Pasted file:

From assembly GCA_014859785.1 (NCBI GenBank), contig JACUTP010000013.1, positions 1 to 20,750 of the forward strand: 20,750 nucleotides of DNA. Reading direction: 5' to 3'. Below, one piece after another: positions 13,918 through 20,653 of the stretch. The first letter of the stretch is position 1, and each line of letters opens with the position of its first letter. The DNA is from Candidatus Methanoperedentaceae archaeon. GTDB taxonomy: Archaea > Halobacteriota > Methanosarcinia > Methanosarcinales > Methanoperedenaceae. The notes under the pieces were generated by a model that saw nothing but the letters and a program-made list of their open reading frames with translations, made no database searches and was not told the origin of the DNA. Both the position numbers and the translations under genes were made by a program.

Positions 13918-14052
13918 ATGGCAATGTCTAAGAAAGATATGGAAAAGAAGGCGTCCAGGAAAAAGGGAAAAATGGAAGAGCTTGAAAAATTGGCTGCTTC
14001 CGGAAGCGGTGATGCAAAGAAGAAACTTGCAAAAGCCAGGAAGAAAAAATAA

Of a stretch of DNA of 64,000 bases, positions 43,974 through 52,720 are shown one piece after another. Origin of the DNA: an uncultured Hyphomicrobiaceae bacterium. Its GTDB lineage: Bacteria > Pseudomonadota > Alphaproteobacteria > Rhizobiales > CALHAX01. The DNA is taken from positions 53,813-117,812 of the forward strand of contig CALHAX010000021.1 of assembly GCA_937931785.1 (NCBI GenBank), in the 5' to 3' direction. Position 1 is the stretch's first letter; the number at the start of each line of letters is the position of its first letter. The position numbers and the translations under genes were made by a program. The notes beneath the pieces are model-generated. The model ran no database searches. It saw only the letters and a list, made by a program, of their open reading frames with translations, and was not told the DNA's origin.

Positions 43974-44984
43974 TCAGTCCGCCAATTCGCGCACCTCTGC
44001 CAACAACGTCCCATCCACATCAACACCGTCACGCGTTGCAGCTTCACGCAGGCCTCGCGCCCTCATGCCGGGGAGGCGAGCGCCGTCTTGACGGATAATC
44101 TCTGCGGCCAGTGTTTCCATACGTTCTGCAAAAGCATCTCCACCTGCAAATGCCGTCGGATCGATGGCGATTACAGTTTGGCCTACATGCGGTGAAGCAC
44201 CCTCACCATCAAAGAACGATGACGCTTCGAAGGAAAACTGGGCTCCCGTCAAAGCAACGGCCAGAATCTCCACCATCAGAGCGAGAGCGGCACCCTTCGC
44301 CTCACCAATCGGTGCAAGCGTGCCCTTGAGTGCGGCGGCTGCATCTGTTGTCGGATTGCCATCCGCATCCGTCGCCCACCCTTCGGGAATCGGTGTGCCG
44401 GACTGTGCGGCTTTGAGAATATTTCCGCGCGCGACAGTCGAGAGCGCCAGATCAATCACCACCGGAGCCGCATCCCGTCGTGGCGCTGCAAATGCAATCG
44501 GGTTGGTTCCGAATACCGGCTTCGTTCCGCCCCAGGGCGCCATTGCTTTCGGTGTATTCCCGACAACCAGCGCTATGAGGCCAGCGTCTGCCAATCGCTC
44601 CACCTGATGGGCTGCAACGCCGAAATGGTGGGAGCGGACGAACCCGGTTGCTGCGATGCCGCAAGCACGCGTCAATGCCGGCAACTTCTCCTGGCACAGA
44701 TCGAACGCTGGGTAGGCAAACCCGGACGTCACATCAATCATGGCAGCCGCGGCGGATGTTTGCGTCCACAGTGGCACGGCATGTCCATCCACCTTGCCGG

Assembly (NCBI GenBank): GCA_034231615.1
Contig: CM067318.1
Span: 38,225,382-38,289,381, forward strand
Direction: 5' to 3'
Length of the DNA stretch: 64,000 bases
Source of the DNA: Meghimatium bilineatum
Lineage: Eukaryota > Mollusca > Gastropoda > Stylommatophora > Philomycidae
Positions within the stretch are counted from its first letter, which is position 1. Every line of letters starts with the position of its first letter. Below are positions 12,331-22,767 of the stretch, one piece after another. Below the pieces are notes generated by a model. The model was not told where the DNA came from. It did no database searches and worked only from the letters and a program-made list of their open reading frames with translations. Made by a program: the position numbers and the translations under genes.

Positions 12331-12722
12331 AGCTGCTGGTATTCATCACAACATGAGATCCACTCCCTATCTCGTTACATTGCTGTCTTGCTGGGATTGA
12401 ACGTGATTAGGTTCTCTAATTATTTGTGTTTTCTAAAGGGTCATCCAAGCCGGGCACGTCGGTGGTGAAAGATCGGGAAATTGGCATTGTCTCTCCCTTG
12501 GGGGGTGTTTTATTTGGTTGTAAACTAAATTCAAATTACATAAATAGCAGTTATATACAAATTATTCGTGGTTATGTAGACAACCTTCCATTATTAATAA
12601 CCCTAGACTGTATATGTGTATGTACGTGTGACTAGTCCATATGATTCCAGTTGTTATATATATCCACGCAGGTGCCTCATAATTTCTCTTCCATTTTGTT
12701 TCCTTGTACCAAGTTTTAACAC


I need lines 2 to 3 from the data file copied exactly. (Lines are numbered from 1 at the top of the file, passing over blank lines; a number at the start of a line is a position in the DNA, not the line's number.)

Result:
Positions 13918-14052
13918 ATGGCAATGTCTAAGAAAGATATGGAAAAGAAGGCGTCCAGGAAAAAGGGAAAAATGGAAGAGCTTGAAAAATTGGCTGCTTC